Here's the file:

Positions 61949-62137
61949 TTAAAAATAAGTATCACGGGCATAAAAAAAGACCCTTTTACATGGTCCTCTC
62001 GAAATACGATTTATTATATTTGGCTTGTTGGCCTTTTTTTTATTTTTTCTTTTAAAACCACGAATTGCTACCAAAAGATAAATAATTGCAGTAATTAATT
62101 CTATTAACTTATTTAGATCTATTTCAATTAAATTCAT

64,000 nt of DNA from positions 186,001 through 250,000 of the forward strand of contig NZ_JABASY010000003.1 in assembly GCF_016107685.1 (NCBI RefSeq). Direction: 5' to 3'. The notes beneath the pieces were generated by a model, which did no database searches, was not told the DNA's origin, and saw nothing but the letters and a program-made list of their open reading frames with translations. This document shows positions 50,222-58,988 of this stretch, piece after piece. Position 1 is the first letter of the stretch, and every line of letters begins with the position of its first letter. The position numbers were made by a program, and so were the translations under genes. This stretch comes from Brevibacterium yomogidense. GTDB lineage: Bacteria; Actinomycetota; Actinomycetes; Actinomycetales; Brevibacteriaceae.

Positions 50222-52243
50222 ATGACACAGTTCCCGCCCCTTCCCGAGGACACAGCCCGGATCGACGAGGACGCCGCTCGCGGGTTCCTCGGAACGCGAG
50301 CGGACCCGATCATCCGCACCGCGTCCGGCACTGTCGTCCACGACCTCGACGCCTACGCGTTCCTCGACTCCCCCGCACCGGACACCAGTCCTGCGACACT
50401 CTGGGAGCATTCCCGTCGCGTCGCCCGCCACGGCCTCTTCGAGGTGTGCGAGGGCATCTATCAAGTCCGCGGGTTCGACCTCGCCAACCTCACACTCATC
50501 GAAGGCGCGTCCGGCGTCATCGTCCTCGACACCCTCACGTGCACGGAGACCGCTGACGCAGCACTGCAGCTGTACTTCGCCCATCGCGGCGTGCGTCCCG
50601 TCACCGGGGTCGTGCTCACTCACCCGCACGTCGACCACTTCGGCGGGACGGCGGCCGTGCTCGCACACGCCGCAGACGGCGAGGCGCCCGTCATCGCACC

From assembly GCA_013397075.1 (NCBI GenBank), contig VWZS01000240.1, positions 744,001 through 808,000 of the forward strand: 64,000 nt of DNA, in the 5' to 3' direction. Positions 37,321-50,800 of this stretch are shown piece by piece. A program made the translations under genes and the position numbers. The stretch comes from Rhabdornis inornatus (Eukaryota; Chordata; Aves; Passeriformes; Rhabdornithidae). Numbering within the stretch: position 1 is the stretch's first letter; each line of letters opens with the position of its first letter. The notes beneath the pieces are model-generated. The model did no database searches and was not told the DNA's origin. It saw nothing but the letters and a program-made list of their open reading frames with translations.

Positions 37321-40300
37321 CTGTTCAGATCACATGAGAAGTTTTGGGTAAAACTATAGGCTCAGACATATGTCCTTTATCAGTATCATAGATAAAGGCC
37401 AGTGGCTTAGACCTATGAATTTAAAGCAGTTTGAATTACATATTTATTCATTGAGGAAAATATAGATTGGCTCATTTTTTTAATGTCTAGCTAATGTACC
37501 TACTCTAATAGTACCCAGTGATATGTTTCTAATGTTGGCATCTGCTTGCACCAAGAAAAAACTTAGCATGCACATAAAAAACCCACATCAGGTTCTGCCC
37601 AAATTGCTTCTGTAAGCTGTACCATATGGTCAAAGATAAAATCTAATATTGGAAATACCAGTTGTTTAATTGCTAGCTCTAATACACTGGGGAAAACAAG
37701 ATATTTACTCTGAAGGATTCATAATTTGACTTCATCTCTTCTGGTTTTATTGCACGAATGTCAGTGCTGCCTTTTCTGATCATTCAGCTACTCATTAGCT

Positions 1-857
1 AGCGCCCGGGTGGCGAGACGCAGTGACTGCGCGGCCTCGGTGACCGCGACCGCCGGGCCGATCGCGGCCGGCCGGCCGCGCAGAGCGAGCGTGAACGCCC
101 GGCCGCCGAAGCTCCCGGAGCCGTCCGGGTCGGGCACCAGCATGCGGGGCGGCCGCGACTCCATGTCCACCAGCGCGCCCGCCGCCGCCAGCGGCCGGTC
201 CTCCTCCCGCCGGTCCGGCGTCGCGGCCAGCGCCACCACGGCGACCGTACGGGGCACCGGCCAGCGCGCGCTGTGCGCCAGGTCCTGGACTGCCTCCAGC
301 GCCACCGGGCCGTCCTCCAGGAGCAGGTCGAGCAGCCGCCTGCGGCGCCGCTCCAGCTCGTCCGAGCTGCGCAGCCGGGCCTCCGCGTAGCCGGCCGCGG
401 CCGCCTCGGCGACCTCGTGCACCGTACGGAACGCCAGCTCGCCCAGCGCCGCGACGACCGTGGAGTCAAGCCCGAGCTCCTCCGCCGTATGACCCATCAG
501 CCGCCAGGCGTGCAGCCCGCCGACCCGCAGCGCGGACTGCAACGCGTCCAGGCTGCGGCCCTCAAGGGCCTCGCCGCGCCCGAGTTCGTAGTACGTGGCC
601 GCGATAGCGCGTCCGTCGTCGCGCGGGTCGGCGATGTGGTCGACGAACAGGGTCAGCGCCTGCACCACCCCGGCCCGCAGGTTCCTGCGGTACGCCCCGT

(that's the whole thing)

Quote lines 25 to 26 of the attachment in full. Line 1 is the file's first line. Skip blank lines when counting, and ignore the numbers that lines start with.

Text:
501 CCGCCAGGCGTGCAGCCCGCCGACCCGCAGCGCGGACTGCAACGCGTCCAGGCTGCGGCCCTCAAGGGCCTCGCCGCGCCCGAGTTCGTAGTACGTGGCC
601 GCGATAGCGCGTCCGTCGTCGCGCGGGTCGGCGATGTGGTCGACGAACAGGGTCAGCGCCTGCACCACCCCGGCCCGCAGGTTCCTGCGGTACGCCCCGT